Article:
Kings-Lynne, a PostgreSQL developer who also works on the phpPgAdmin project, is working on a MySQL compatibility project for PostgreSQL that may allow people to utilize PostgreSQL with software that normally requires a MySQL database. According to Kings-Lynne, the MySQL compat project is comprised of about 100 MySQL functions, two MySQL aggregates, and "maybe a cast in PostgreSQL."
Kings-Lynne said that he's taking on this project out of self-interest, an opportunity to "polish my SQL stored procedure writing skills," and a desire to "see PostgreSQL become the open source database of choice."
Open source applications like MediaWiki, Drupal, SugarCRM, Bugzilla, and Joomla! are what Kings-Lynne is targeting with the MySQL Compatibility Functions -- "The big MySQL open source products that I'd rather like to be able to use on PostgreSQL. The products ... are in various stages of being ported, I know. It'll also help the in-house Web development shops who decide to move to PostgreSQL. Imagine how much easier it would be to pitch a migration from MySQL to PostgreSQL to your boss if you could point to this library?"
The current version of the project is designed for compatibility with MySQL 5.x, and Kings-Lynne said that it will "probably" require PostgreSQL 8.x and above to work. The project is on its second beta release as of this writing, and a final 1.0 version should be released soon.
"That means I need to encourage people to support PostgreSQL in their applications. Using this library can make life a lot easier for them, and they don't need to learn PostgreSQL's stored procedure language. Since PostgreSQL has the built-in power to implement most of MySQL's functions at no cost, then why not use it?"
According to Kings-Lynne, there are no compatibility issues with running the MySQL compatibility functions in conjunction with other PostgreSQL databases on the same PostgreSQL server. "This project does not make any changes or patches to the PostgreSQL source code in any way. All it does is implement what's possible in the userland."
Instead, the functions are loaded into a database, and exist only in that database. Kings-Lynne said that should not affect PostgreSQL performance at all.
There are some limitations, however, and some things won't be implemented in the first release, if at all. Kings-Lynne noted that some MySQL functions would be difficult to provide support for, because it would require "altering the PostgreSQL grammar." The project's README file lists a number of incompatibilities between MySQL and PostgreSQL, including MySQL's lack of a boolean type, the way MySQL does NULL handling, and the lack of case-sensitivity in MySQL when handling strings. He did suggest that there were workarounds, and that he planned to eventually tackle those issues in later versions.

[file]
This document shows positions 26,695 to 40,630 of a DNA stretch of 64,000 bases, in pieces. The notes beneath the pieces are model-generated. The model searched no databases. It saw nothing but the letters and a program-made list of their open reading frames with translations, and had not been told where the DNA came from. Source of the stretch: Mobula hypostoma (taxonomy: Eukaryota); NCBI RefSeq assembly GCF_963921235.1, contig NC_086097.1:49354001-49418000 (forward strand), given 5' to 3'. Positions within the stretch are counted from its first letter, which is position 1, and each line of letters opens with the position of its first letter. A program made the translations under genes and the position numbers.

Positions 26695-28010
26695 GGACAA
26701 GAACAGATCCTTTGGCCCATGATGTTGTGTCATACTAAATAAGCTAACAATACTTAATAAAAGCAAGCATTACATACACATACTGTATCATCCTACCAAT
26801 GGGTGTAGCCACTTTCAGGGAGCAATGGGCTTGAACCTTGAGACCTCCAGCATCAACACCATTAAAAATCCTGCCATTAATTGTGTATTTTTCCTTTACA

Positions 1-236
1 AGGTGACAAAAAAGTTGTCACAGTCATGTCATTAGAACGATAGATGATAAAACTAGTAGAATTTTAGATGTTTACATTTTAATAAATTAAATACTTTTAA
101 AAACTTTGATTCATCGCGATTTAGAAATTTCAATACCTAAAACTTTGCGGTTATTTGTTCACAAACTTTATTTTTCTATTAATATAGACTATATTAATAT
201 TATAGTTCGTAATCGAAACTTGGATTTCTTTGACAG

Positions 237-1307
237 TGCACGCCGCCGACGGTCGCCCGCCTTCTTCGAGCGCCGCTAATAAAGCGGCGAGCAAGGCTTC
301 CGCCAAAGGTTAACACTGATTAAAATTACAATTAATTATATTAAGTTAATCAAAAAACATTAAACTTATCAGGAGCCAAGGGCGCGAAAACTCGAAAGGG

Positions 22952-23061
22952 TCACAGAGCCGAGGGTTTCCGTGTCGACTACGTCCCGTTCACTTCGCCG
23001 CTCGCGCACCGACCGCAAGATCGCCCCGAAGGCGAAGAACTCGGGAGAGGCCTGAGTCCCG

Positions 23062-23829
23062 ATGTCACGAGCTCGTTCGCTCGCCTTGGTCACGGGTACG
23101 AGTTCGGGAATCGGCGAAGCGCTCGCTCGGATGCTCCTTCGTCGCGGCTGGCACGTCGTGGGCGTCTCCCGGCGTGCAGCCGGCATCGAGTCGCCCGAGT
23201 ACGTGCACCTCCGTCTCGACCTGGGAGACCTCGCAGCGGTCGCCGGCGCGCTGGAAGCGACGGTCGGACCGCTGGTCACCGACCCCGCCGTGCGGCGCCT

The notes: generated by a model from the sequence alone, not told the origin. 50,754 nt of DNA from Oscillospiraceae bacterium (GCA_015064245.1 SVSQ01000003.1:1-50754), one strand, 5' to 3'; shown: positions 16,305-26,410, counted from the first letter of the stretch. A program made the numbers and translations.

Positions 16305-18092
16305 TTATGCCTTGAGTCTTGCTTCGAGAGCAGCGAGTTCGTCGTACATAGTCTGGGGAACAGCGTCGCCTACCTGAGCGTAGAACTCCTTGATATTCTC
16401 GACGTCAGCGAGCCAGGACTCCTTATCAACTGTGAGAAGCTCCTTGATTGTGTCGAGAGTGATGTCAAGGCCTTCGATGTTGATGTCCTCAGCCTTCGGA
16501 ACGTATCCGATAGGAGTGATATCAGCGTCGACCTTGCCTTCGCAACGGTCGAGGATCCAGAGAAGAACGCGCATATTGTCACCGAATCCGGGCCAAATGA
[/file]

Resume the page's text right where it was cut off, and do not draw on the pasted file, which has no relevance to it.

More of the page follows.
Compatibility vs. porting
Why take all this time to create compatibility functions, instead of just adding support for PostgreSQL? PostgreSQL core member Berkus said that it would be better if projects supported PostgreSQL natively, but that's not likely to happen. "Let's face it, there's probably 1,000 Web projects on SourceForge that don't even support MySQL4 features yet. Asking these projects -- many of which have a single part-time developer -- to support multiple database systems will get us laughed at, at best."
Kings-Lynne noted that it can be difficult to port applications to PostgreSQL when a project has only targeted MySQL. "It is a bit of a sorry state of affairs in the Web applications world at the moment in that 99% of open source projects begin targeting ONLY MySQL. It's not until a few years down the track they decide to make it work on other databases, and then it's painful."
The PostgreSQL community has been adding features to make it easier to port MySQL applications to PostgreSQL for those who wish to use it. For example, Berkus cited new functions in the 8.1 release of PostgreSQL that would make it easier for supporting multiple relational database engines. "Dennis Bjorklund added the Lastval() function as an analog of MySQL's last_insert_id, and Pavel Stehule added the Greatest() and Least() functions. These seem like minor things, but they're the kind of thing that trip up migrators."
In addition, Berkus said that MySQL was also helping to make it easier by moving towards greater standards compliance. "Applications built for MySQL 5.0's 'strict mode' will be very easy to port."
Berkus said that the biggest missing piece is documentation. "What's really missing from our community is a good, comprehensive, up-to-date HOWTO on porting from MySQL. Something that covers all the gotchas and architectural differences. I think that would help users more than any number of scripts and compatibility functions. Unfortunately, writing and maintaining documentation is much less fun than writing code, so nobody's done that yet."
While the MySQL Compatibility Functions may not be the perfect solution, it might be the answer for PostgreSQL users who want to utilize a wider array of open source applications using their preferred database.